By Will Soutter
Graphene is hailed for its superior properties and has been the focus of numerous research studies attempting to extend its application in various spheres such as structural materials, optics and electronics.
Flat sheet structure of MoS2. Yellow atoms represent Sulphur while Teal atoms represent molybdenum. (Credit: Wang et al. MIT)
Recent research however indicates that the single-layered graphene may be just the tip of a whole new class of possible two-dimensional (2D) materials with equal potential for applications. One such material is molybdenum disulfide (MoS2), which has been used as an industrial lubricant for decades. The material was first described in its two-dimensional form in 2011 when researchers at the Switzerland University EPFL designed a transistor from the material. MIT researchers, who have been attempting to devise electronic circuits from graphene for many years now, latched on the concept of two-dimensional MoS2.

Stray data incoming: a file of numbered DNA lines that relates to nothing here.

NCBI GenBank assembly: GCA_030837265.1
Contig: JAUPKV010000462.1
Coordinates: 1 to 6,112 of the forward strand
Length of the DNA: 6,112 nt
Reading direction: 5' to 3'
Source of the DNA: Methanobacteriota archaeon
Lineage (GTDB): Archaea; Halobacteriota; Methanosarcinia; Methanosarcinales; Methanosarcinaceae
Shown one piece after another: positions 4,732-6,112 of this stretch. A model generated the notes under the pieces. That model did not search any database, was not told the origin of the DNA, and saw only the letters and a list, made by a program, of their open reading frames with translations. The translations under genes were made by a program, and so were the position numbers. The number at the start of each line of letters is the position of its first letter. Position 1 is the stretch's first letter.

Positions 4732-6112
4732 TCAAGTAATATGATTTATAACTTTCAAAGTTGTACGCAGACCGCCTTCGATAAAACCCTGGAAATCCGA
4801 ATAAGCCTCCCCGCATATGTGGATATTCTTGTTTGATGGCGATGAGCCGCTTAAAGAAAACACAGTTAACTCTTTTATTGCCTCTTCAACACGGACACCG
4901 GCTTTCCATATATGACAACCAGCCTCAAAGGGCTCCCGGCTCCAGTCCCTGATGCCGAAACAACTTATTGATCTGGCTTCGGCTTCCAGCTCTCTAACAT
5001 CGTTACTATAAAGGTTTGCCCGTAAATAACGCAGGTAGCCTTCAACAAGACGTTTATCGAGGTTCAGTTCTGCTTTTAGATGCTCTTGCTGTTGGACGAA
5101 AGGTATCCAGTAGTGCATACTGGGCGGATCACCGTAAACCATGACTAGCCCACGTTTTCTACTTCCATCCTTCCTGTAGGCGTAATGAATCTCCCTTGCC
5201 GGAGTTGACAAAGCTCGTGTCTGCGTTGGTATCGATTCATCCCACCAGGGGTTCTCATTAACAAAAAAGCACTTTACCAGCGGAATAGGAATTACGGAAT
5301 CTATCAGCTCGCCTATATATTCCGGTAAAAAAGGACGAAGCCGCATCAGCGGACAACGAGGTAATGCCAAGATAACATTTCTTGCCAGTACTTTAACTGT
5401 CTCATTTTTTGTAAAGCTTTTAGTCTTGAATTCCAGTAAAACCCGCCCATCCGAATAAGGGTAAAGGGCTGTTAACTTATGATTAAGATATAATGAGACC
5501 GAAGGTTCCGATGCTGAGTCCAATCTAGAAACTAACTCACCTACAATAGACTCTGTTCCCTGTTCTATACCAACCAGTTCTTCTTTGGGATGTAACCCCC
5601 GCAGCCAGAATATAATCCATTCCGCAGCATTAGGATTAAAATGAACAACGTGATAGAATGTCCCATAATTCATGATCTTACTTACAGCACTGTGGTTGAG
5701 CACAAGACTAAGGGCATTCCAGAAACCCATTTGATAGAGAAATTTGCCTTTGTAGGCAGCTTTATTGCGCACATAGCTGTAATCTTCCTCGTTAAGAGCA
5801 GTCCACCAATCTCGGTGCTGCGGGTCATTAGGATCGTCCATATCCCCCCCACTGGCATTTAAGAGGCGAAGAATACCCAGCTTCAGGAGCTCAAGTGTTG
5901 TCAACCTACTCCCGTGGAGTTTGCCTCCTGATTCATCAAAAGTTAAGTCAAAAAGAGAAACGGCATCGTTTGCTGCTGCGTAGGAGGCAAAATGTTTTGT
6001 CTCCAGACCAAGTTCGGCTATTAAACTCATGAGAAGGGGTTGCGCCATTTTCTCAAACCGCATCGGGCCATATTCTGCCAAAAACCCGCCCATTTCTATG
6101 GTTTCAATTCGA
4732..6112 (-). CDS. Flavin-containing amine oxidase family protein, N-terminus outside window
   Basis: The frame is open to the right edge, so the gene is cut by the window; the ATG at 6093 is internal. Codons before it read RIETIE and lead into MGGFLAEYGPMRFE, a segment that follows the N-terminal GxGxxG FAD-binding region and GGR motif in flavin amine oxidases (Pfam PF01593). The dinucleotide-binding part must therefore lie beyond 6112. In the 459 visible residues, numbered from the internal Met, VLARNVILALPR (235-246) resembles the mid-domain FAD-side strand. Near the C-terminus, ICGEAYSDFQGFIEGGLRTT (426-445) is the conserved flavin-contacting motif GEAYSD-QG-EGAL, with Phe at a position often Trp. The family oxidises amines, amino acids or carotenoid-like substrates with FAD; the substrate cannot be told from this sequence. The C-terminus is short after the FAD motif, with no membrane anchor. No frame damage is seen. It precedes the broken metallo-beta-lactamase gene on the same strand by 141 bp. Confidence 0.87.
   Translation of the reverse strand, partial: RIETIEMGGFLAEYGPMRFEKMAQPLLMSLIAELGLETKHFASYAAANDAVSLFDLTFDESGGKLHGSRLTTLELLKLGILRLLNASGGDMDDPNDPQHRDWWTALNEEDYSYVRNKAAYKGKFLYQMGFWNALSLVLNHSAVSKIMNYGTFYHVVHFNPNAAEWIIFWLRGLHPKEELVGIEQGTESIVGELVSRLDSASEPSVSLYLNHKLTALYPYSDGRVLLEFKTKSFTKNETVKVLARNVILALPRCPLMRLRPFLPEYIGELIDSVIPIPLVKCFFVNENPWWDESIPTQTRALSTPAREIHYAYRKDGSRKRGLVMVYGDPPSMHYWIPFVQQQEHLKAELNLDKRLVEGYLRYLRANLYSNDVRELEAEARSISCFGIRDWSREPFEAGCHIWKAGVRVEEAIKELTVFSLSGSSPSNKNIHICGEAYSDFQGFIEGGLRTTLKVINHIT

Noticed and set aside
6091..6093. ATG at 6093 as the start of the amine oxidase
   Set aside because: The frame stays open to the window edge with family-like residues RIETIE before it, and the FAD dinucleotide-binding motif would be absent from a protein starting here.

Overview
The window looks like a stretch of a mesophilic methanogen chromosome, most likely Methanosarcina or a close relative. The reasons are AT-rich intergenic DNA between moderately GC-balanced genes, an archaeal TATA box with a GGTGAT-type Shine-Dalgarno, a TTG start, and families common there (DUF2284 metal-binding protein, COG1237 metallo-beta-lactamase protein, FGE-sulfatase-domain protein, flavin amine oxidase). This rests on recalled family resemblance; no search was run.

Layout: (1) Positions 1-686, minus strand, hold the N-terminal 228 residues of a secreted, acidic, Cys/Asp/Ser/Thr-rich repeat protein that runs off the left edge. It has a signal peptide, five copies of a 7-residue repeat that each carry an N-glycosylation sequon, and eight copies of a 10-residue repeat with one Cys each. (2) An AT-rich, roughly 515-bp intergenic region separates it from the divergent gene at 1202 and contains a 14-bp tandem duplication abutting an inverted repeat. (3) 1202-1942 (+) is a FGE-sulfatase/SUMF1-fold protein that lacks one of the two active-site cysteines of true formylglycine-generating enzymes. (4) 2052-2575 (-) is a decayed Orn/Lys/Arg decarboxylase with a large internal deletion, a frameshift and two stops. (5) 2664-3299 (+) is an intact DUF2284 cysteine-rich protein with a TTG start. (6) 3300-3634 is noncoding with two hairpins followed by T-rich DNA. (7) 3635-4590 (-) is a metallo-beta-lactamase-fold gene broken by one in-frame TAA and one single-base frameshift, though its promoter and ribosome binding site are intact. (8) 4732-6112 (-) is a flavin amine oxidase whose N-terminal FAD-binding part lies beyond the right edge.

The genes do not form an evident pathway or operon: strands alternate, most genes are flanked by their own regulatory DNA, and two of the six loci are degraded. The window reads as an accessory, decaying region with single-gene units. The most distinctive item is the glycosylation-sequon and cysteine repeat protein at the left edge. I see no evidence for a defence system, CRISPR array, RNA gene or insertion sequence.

The MIT researchers employed chemical vapor deposition to make large sheets of MoS2. The team found it much easier to develop the various components of an electronic circuit using the new material. The main drawback of using graphene is that it does not possess a band-gap. This impedes its use in transistors which are integral to logic circuits and memory devices. As opposed to the exacting methods required to create band-gaps on graphene, MoS2 naturally possesses a band-gap. MoS2 is the solution for researchers who have been looking for a graphene alternative that possesses the desirable characteristics of graphene without its limitations.
Some of the electronic devices the MIT team fabricated out of MoS2 are a NAND gate, an inverter, a ring oscillator and a memory device. The new material could be combined with other 2D materials to give rise to innovative products such as clothing with embedded electronics, glowing walls and glasses with built-in display screens.